Electric car charging infrastructure represents a ‘huge growth area’ for the UK, according to an expert at global certification expert Bureau Veritas.

Nathan Cliff, BV’s electrical principal engineer for electrical systems, says there has never been a more lucrative time to train in the installation of EV charging points.

According to latest figures, the UK needs at least 100,000 EV charging points by 2020 – a six-fold increase on the 16,500 currently available – in order to provide adequate infrastructure for the one million low-polluting vehicles expected to hit the roads over the same period.

And with a raft of companies, including budget supermarket giant Lidl and the UK electric charging firm Chargemaster, recently announcing plans to invest in building a network of charging points across the UK and Ireland, Cliff says that hotels, office car parks, retailers, business centres and universities are all set to be upgraded with the infrastructure necessary to achieve this.

“For years we’ve heard that electric cars are the future,” he said. “However, only recently have we seen the UK government, with its pledge last month to invest £1.5bn in ultra-low emission technology, and businesses make a concerted effort to create the infrastructure, such as charging points and battery storage to support this.”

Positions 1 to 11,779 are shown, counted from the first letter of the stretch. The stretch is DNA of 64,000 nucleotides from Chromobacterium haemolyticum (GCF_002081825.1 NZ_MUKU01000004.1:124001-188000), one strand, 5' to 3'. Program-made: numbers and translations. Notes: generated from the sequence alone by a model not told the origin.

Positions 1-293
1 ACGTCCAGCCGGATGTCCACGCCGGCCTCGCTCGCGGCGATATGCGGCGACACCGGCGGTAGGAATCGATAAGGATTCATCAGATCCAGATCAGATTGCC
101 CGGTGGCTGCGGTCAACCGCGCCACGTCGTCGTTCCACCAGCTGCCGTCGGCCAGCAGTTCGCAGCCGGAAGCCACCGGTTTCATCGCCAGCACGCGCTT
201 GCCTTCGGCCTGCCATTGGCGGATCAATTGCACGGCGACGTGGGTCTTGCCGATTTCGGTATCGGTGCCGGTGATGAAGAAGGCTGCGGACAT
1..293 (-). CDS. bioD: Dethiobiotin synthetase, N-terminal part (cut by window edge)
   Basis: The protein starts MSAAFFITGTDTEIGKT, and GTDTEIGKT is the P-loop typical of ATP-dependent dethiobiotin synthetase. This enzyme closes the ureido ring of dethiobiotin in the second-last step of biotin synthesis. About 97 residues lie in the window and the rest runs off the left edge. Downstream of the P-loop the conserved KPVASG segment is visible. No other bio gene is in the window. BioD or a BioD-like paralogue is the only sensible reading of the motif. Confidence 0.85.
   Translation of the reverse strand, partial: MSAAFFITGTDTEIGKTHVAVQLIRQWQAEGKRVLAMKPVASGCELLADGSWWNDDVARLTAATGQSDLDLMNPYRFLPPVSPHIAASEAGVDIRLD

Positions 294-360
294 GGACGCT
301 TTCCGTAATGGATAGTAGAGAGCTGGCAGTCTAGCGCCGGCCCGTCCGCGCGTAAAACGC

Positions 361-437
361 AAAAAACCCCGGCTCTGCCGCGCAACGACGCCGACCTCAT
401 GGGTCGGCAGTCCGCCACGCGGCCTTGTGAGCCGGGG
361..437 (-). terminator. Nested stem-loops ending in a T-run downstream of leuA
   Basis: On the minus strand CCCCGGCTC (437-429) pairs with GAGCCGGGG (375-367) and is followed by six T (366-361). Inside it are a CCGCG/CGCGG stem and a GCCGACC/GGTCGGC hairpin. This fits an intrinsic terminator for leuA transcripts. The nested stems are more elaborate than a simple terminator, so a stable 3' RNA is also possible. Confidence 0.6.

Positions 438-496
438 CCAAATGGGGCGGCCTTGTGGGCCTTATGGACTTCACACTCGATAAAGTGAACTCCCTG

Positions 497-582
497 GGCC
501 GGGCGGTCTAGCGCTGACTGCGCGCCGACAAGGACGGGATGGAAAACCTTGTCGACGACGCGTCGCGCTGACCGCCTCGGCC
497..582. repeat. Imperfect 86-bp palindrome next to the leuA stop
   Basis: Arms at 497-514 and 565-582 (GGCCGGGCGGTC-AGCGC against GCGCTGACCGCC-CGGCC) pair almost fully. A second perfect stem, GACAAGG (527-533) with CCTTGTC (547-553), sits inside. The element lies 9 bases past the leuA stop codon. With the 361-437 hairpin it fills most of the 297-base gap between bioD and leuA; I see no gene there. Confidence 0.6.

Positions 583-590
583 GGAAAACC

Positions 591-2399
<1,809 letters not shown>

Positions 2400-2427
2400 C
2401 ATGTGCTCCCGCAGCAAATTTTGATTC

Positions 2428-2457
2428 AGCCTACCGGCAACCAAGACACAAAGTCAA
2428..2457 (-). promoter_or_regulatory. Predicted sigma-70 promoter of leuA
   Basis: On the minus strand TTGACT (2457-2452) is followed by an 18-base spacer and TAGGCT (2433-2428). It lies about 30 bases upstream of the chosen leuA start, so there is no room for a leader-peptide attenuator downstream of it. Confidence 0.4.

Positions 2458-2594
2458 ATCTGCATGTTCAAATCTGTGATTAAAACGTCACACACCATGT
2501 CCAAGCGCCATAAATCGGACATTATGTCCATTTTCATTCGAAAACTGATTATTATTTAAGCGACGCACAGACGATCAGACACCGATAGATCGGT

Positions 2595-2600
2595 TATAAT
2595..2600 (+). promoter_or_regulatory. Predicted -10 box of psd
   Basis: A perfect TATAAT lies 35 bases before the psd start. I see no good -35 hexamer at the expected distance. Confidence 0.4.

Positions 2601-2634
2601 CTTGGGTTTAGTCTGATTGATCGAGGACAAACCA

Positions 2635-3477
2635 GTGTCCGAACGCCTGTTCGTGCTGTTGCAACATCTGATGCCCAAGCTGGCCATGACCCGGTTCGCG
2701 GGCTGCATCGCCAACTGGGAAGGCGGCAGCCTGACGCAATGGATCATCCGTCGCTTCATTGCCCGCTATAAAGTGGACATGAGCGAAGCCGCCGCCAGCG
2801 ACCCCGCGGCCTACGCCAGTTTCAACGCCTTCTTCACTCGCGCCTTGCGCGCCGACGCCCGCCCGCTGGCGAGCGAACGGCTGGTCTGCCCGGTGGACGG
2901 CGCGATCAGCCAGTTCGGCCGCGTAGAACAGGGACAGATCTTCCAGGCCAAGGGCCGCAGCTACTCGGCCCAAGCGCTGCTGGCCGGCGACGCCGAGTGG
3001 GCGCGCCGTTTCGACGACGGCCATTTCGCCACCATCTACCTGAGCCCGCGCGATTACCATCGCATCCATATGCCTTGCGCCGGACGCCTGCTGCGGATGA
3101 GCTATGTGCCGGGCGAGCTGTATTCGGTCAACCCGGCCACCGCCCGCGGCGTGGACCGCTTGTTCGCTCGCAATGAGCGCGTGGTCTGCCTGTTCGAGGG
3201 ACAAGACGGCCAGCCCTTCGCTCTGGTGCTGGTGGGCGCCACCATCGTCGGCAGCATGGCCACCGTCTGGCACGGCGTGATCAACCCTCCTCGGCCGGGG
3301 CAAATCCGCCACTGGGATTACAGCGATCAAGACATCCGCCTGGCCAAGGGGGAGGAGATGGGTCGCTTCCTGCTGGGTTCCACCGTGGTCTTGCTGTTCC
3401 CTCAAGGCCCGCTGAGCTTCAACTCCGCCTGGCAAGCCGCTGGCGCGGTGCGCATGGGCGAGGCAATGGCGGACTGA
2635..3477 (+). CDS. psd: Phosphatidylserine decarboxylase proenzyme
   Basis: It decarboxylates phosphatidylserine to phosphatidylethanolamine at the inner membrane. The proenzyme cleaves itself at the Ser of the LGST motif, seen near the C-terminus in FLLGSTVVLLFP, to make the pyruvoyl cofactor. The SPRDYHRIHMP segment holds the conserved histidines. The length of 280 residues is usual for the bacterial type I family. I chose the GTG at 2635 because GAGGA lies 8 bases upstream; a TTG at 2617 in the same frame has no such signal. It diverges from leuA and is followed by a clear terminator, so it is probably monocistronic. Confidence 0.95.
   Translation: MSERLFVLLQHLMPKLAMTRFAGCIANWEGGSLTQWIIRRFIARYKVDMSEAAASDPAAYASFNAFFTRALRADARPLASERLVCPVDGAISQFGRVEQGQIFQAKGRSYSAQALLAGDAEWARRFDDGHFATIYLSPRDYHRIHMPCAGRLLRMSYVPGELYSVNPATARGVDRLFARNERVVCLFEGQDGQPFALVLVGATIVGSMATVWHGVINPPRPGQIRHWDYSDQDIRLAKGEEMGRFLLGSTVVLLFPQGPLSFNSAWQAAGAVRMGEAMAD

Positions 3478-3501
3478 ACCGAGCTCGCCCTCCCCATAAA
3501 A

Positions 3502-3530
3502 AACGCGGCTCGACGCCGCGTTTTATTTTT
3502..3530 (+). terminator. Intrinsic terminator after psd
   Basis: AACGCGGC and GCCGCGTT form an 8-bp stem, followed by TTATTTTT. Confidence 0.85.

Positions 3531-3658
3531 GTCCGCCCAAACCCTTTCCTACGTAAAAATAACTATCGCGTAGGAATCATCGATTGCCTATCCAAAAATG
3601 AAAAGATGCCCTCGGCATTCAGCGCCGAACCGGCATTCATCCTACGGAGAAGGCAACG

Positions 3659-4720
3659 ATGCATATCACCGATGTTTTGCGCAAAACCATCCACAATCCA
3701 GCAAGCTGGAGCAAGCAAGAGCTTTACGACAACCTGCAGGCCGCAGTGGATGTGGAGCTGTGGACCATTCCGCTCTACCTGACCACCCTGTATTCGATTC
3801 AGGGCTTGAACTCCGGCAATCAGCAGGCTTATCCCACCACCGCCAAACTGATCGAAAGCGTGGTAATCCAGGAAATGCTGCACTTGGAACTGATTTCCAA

Cliff said a further driver for EV infrastructure was the recent introduction of the 18th Edition of the IET Wiring Regulations.

He said the regulations set out “the most robust guidelines to-date on the practical installation of electric vehicle charging points. With an increasing number of hotels, offices, retailers and universities currently expanding their car parks to make room for this new infrastructure, it certainly represents a huge growth area for contractors and one they can take advantage of by getting up to speed on the new standard.”

He added that while the regulations “are a welcome step forward in promoting the use of electric vehicles, for many contractors it’s a case of investing the time and resources to upskill in this new business area. This starts with understanding and putting into practice the changes the regulations bring, which will no doubt be vital in creating the charging infrastructure that will be required.”